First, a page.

Stephanie Rawlings-Blake defends Obamacare on 'Meet the Press'

Baltimore Mayor Stephanie Rawlings-Blake appears on NBC's "Meet the Press."

Baltimore Mayor Stephanie Rawlings-Blake defended President Obama's health care program Sunday as a panelist on NBC's "Meet the Press."

The panel included NBC journalists Andrea Mitchell and Chuck Todd and New York Times Columnist David Brooks. Todd introduced the segment talking about President Obama's recent setbacks, referring to 2013 as a "lost year" for the president.


"I think that's a bit of an overstatement, 'The lost year?' Focusing on trying to get more people affordable quality health care? In Baltimore, over 80,000 people are without health care." Rawlings-Blake said. "At the end of the day, everyone knows, we can all agree, the rollout could have been, should have been, better. But underneath all of that is Democrats and the president trying to make sure the people have health care."

Rawlings-Blake spoke as administration officials on Sunday said they had achieved their goal of getting operating smoothly but warned the website will need more fixes.


"In Congress, we have people that are standing on the sidelines, rooting for failure. We know that the rollout was botched. But Democrats are focused on trying to build and trying to fix it," she said during her first appearance on the news discussion show since 2010.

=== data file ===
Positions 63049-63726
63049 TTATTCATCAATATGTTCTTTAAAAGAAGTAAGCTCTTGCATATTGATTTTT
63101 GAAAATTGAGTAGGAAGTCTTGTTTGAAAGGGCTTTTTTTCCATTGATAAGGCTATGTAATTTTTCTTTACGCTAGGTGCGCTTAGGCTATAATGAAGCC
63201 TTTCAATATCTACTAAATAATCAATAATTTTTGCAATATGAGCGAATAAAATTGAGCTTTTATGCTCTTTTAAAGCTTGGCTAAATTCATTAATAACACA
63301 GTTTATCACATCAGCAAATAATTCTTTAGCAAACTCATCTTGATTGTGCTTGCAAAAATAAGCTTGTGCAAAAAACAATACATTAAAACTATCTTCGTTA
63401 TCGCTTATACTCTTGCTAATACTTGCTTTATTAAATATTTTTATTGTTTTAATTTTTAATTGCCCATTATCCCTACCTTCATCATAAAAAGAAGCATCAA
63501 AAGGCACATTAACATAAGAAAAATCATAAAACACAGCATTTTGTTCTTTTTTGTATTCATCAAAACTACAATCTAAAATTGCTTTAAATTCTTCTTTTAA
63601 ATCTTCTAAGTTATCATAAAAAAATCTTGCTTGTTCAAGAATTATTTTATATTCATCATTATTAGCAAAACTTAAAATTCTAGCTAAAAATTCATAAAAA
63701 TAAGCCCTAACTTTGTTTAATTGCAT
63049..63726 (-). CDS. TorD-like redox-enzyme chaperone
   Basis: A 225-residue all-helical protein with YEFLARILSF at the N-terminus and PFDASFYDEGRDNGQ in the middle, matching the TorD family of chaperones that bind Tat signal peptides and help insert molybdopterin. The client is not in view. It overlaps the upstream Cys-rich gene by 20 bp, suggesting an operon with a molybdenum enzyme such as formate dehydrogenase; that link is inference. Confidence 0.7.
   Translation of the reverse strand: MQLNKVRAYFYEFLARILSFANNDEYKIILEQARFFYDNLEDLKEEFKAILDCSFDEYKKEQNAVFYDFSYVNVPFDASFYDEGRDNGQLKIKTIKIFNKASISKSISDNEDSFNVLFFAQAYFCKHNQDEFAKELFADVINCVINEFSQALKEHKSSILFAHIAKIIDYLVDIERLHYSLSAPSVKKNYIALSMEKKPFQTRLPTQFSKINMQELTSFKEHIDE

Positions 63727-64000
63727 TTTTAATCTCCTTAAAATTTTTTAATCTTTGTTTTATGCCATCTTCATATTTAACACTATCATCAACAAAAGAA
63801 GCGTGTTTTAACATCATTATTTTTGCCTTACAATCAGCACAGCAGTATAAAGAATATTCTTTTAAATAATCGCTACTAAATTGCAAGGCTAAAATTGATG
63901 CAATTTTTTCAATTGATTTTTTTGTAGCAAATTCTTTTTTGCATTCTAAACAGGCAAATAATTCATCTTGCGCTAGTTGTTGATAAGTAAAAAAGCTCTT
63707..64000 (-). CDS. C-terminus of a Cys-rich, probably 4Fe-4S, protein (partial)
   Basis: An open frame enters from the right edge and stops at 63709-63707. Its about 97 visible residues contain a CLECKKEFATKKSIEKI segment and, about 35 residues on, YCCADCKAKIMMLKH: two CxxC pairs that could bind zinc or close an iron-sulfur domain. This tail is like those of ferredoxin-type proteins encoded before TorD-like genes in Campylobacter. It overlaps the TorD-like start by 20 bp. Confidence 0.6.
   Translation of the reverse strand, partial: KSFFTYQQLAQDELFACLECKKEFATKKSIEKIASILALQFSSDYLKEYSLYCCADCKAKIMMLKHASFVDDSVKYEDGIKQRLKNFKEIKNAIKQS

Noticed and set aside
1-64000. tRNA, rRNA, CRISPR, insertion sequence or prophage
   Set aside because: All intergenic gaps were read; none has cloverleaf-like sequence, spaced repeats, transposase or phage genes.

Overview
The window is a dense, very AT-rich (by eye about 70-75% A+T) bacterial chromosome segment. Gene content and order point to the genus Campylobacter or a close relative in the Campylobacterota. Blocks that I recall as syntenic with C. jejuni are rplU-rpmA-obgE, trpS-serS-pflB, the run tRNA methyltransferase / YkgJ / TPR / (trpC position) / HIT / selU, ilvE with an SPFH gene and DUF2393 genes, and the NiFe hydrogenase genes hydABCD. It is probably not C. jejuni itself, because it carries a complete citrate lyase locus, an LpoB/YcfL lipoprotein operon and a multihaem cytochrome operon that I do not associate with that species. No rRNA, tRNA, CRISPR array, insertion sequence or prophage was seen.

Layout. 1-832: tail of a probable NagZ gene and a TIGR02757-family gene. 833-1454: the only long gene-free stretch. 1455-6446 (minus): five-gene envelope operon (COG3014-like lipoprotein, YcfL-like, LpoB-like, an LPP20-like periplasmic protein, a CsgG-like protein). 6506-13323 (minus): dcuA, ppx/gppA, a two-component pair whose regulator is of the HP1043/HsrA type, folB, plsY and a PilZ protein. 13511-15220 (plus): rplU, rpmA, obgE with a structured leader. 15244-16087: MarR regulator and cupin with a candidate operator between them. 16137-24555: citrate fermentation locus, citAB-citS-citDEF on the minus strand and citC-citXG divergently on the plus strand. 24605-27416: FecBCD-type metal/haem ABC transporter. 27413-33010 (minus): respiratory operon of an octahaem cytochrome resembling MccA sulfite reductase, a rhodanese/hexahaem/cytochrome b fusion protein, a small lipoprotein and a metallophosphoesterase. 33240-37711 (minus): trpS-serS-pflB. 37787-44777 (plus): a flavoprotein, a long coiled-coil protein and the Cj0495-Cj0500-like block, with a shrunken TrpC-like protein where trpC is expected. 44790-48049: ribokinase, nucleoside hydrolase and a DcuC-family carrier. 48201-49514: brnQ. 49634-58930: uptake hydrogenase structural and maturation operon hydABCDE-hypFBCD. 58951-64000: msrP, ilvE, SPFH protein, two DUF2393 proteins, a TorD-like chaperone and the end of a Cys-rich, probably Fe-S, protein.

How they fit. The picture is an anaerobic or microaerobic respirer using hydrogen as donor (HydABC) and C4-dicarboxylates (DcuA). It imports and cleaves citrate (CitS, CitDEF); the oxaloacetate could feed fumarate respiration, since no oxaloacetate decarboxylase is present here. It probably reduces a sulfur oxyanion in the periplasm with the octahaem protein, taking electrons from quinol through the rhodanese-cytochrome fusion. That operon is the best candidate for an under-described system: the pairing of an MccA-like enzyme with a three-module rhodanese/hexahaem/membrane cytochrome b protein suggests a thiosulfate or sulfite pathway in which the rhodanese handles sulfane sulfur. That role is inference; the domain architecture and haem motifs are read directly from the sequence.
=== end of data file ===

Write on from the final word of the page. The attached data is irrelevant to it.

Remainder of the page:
Rep. Christopher Van Hollen, a high-ranking Democratic who represents Maryland's eighth district, also appeared on the show defending the administration. But he acknowledged problems -- including ones in his home state.

"Maryland's a mess. There's no doubt about it," Van Hollen said of the Maryland-run health exchange, which has suffered from some of the same issues as the federal exchange.

After the health care debate, discussion turned toward foreign policy, including diplomatic moves to blunt Iran's nuclear program. Moderator David Gregory asked Rawlings-Blake whether she was concerned overseas concerns would have an impact on domestic policy.

"It really doesn't concern me, because, underneath all of that is, to me, the fact that Americans are war-weary," she said. "I think that was very clear in 2008, 2012. People want other options on the table. So, you know, what is your other option? You have to come up with something else. Because there's no tolerance for us to enter into another war."